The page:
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November 5, 2001
HUD WINS HOUSING FAIRNESS FOR RESIDENTS WITH DISABILITIES
WASHINGTON - Housing and Urban Development Secretary Mel Martinez today announced that the owners and director of an assisted-living facility in Minnesota violated the Fair Housing Act by requiring tenants who use motorized wheelchairs or scooters to obtain personal liability insurance, under the guise of protecting residents' health and safety.
The owners and director of Country Manor Apartments, located in Sartell, MN, have been ordered to pay $7,500 in damages and $8,000 in civil penalties. Gail Rucks, the facility's Director of Housing; Hollis Helgeson; and, H.H.H. Incorporated, the facility owner at the time of the complaint, were jointly named in the case.
"This ruling sets an important precedent for other facilities nationwide, who were following this case and considering similar requirements," Martinez said. "This Administration will not tolerate the stereotyping or unfair treatment of persons with disabilities."
Daphene Grassi, the plaintiff, said she was pleased with the decision, "I hope this shows others that people who have a disability are thinking human beings and just as capable as others of making a decision. They can't treat us like children and just impose these laws without any input or discussion from the residents."
Country Manor, which includes a 172-bed nursing home, 45 assisted-living units and 155 senior apartments, had argued that the policy promotes the health and safety of the residents by assuring that resources would be available to pay for medical treatment in the event of an injury caused by a motorized wheelchair.
Acting Chief Administrative Law Judge (ALJ) William C. Cregar held that "any connection between a requirement to obtain liability insurance and the promotion of health and safety is tenuous at best," and that liability insurance does not prevent accidents. He found that Country Manor had not established any evidence that operators of motorized wheelchairs pose a substantial risk of harm to themselves or others. HUD ALJ Cregar also held that Country Manor's policy reflected "improper stereotyping" of persons with disabilities and a "'we know best' attitude" that violates the Fair Housing Act.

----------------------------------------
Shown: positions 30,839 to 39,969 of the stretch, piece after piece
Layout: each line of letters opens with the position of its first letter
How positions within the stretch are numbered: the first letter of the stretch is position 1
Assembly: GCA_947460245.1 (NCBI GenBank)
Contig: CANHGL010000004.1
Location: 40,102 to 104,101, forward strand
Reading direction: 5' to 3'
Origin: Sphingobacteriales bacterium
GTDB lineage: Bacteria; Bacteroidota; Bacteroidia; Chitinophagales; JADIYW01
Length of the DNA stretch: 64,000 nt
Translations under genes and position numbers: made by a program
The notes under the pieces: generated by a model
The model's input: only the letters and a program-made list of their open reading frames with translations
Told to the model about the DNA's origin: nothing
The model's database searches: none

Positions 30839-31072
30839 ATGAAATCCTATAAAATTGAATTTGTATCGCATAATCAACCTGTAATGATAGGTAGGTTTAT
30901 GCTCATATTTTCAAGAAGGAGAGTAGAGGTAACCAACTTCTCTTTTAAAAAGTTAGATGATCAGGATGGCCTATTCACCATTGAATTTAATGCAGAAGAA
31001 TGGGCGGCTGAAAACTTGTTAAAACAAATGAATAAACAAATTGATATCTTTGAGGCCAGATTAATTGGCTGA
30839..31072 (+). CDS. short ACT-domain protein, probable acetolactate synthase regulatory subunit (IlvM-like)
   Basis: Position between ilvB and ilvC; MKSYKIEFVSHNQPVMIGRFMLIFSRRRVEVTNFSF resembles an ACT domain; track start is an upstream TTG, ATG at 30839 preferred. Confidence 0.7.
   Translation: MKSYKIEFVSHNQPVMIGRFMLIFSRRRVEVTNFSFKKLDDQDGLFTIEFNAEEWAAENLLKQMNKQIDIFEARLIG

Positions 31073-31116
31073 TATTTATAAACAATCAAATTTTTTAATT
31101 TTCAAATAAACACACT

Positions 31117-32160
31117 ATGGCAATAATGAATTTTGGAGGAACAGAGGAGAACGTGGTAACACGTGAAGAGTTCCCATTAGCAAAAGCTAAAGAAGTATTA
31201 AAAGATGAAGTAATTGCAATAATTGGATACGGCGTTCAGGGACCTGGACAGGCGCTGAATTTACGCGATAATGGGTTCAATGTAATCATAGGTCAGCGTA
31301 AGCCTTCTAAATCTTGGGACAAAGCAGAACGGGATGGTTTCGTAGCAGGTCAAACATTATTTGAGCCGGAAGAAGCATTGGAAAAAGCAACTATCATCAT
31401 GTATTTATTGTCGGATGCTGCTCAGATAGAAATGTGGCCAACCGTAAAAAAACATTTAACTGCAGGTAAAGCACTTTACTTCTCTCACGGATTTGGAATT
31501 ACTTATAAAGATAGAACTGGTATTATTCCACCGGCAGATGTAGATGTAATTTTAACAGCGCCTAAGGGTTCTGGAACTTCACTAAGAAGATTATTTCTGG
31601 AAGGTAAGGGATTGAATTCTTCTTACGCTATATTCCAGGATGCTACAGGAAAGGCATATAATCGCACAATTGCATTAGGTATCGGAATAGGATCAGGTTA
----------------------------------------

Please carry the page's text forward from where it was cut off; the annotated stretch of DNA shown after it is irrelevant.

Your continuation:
The ruling stemmed from a complaint filed with HUD by Grassi, who moved to Country Manor in 1997 from Oklahoma to be closer to her daughter in nearby St. Cloud. Grassi cannot stand or walk on her own due to degenerative disc disease that resulted in a surgical fusion of her lower back. She also has diabetes, which resulted in the amputation of two toes on her right foot. Grassi uses an electric wheelchair because she cannot propel a non-motorized wheelchair up a ramp by herself. She lives in a senior apartment and has never been involved in an incident involving her wheelchair at the facility.
Grassi said that filing and following through with the complaint was very difficult because while other residents opposed the policy as well, they were afraid to challenge the management out of fear of eviction or other retaliation, but that it was "a matter of principle."
Judge Cregar awarded the $7,500 in damages to Grassi for emotional distress, finding that Country Manor had tried to pressure her into buying the insurance, and for an "implied threat" of eviction from Rucks, who tried to persuade her to drop her complaint.
The civil penalty order requires Hollis Helgeson and H.H.H. Inc. to pay $5,000 and Rucks to pay $3,000. The ALJ also ordered Country Manor to stop requiring liability insurance for people who use motorized wheelchairs, and prohibited reprisals against Grassi.
The Fair Housing Act, enacted in 1968, was amended in 1988 to outlaw housing discrimination against people with disabilities. It also bars housing discrimination on account of race, color, religion, sex, family status and national origin. The Fair Housing Act covers the sale, rental, financing and advertising of almost all housing in the nation. After a charge of discrimination is filed by HUD, it is heard by an ALJ, unless a party asks that it be heard in federal court.
HUD, like many other federal agencies, has Administrative Law Judges who make independent decisions in administrative law matters before the Department, such as fair housing cases. ALJs have career, nonpolitical appointments with lifetime tenure.
Anyone who believes they have experienced housing discrimination is asked to call HUD's Housing Discrimination Hotline at 1-800-669-9777.